What to do with leftover steamed rice
So many Chinese take-out restaurants now litter the Triangle you'd think that it's easy to find one that's: reasonably priced, understands my leaner ways and produces better-than-average dishes. I finally found one, but keep it's location to myself for fear that it'll be overwhelmed and begin a downward slide from which it'll never recover.
My take-out always seems to pack too much steamed rice with my meals. At one time, I threw it out since it became hard and inedible once refrigerated. I did try making a dessert from it by adding skim milk, some brown sugar and raisins. But, no matter how long it soaked, leftover rice adamantly refused to return to its former soft state.
Unsuccessful attempts at getting my take-out to stop giving me so much rice and even trying to give a container or two back when I picked up my order, led me to throw away what remained at dinners end. Until I came across an article in "Cook's Illustrated" magazine: "Really Good Fried Rice." This sentence: "Fried rice was created as a way to turn leftover rice into a delicious dish." Caught my eye and got me thinking: "Could this be my way to stop throwing out my leftover rice?"
My answer: a definite "yes."
Hot, freshly cooked white rice actually sticks together in clumps and makes lousy fried rice. Enter leftover, refrigerated rice, the ideal fried rice base.
That article revealed a flavor secret I'd also come across in some Chinese cookbooks: oyster or oyster-flavored sauce. If you haven't used oyster sauce, don't turn up your nose, since it's a flavor commonly found in many Chinese restaurant dishes that you'll recognize immediately after becoming familiar with it.
If you shop at any East Asian market, you'll find several brands of oyster sauce and, just like American ketchup and mustard, they aren't alike. My favorite brand, Maekrua, can only be found in one of those markets and isn't made in China, but Thailand. Look for a brown bottle with an Asian woman pouring some sauce into a ladle over a wok on the label.
Since fried rice uses soy sauce as a common seasoning, your results will also be affected by which one you use. Do not use the "soy sauce" from those clear plastic packets that come with take-out meals. I have two favorite soy sauces; one usually found in Asian markets, the other in natural food stores. I've used Koon Chun brand thin soy sauce to cook with for over three decades. Eden brand Selected Shoyu Soy Sauce works best as a table condiment for seasoning at the last minute.
If your diet requires no gluten, try SanJ’s Organic Tamari Gluten-Free Soy sauce. Why? If you read the ingredient list of many soy sauces, you’ll see that wheat is frequently on that list.
You won't need special skills or expensive equipment to produce homemade fried rice. If you can scramble eggs you can make traditional fried rice. Whether you have a gas or electric cook top, use a 12-inch heavy-bottomed, well-seasoned iron or nonstick skillet for the best results. This works better than a wok, since a wok's high sides tend to make added oil puddle in the bottom where rice sucks it up like a sponge.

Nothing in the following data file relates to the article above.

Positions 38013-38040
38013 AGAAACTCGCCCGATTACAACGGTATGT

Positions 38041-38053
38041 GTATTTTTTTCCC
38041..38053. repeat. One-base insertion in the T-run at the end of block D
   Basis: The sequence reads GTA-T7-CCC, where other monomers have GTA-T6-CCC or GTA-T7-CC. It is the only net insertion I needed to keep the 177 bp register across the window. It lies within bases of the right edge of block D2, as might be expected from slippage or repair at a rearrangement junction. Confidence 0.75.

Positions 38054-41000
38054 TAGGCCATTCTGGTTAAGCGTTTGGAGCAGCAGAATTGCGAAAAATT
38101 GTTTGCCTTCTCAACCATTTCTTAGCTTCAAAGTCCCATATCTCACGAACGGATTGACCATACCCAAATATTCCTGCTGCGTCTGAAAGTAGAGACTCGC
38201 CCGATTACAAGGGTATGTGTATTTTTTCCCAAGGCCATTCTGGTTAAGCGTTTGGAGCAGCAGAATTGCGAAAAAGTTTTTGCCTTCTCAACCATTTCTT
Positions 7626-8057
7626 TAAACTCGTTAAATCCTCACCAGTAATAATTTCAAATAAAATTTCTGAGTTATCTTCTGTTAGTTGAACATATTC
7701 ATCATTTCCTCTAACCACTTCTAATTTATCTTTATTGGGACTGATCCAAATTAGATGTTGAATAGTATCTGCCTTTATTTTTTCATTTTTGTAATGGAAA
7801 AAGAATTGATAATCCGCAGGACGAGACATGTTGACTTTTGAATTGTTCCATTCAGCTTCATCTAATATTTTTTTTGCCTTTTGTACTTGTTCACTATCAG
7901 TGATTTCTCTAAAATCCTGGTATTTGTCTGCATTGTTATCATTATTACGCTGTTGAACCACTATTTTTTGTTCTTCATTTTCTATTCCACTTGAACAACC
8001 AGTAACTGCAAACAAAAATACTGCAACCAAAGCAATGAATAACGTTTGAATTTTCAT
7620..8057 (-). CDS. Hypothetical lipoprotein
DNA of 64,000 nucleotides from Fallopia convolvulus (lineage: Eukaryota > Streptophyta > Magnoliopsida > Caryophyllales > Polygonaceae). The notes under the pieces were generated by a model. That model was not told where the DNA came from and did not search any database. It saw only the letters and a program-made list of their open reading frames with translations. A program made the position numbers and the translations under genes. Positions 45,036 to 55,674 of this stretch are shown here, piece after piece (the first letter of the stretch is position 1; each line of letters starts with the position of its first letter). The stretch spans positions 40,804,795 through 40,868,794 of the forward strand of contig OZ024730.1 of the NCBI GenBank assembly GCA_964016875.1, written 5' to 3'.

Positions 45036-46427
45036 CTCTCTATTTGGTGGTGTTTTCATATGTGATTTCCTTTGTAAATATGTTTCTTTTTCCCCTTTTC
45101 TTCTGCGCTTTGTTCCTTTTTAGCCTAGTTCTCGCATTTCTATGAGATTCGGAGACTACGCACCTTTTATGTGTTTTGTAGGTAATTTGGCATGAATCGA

To avoid soggy results, no matter what kind of fried rice you make, sauté vegetables like peas, asparagus, green beans or mushrooms first and then make the fried rice.
From the first time you make it, you'll be surprised that your fried rice is as good as, or perhaps even better than, any you've gotten from your favorite take-out.
Don Won's Homemade Chicken Fried Rice
1/4 cup oyster sauce
1 tablespoon soy sauce
1 large egg
1 large egg white
1 tablespoon + 1 teaspoon peanut oil*
1/4 cup sliced scallions, white part only
1 cup frozen baby green peas, thawed
2 medium garlic cloves, pressed through a garlic press
6 cups cold cooked white rice (cold cooked brown rice works, too)
1 1/2 cups diced cooked chicken breast
1 cup fresh bean sprouts, washed well under cold water and drained
In a small bowl, whisk together the oyster sauce and soy sauce; set aside.
In another small bowl, use a fork to combine the egg and egg white; set aside.
Heat a 12-inch well-seasoned iron skillet or heavy-bottomed nonstick skillet over medium heat until hot, add 1 teaspoon of the oil and swirl around to coat the skillet. Add the eggs and scramble, breaking up with the edge of a wooden spoon, until cooked through, about 1-2 minutes. Transfer the eggs to a small bowl and set aside.
Increase the heat under the skillet to medium-high, heat the skillet until hot and add 1 tablespoon of the oil. Add the scallions and sauté for 30 seconds, add the peas and sauté for 30 seconds, add the garlic and sauté until fragrant, about 30 seconds. Add the rice, oyster sauce mixture and chicken and cook for 3 minutes or until heated through, stirring constantly, and breaking up any rice clumps. Add the bean sprouts and cook, stirring constantly for 1 minute. Serve immediately. Serves 4.
Nutrition values per serving: 468 calories(14.1 percent from fat), 7.3 g fat(1.7 g saturated fat), 78.3 g carbohydrates, 3.3 g fiber, 19.8 g protein, 75 mg cholesterol, 1123 mg sodium.
*If you have a peanut sensitivity, substitute a neutral flavored oil, such as canola. There will be no difference in fat content or calories.
SaltSense: 90 percent of the sodium comes from the oyster sauce and soy sauce. Using reduced-sodium soy sauce and 2 tablespoons of oyster sauce reduces the sodium to 508 milligrams per serving.
Don Mauer’s “Lean and Lovin’ It” column appears every other Wednesday. Don welcomes comments, suggestions and recipe makeover requests at firstname.lastname@example.org.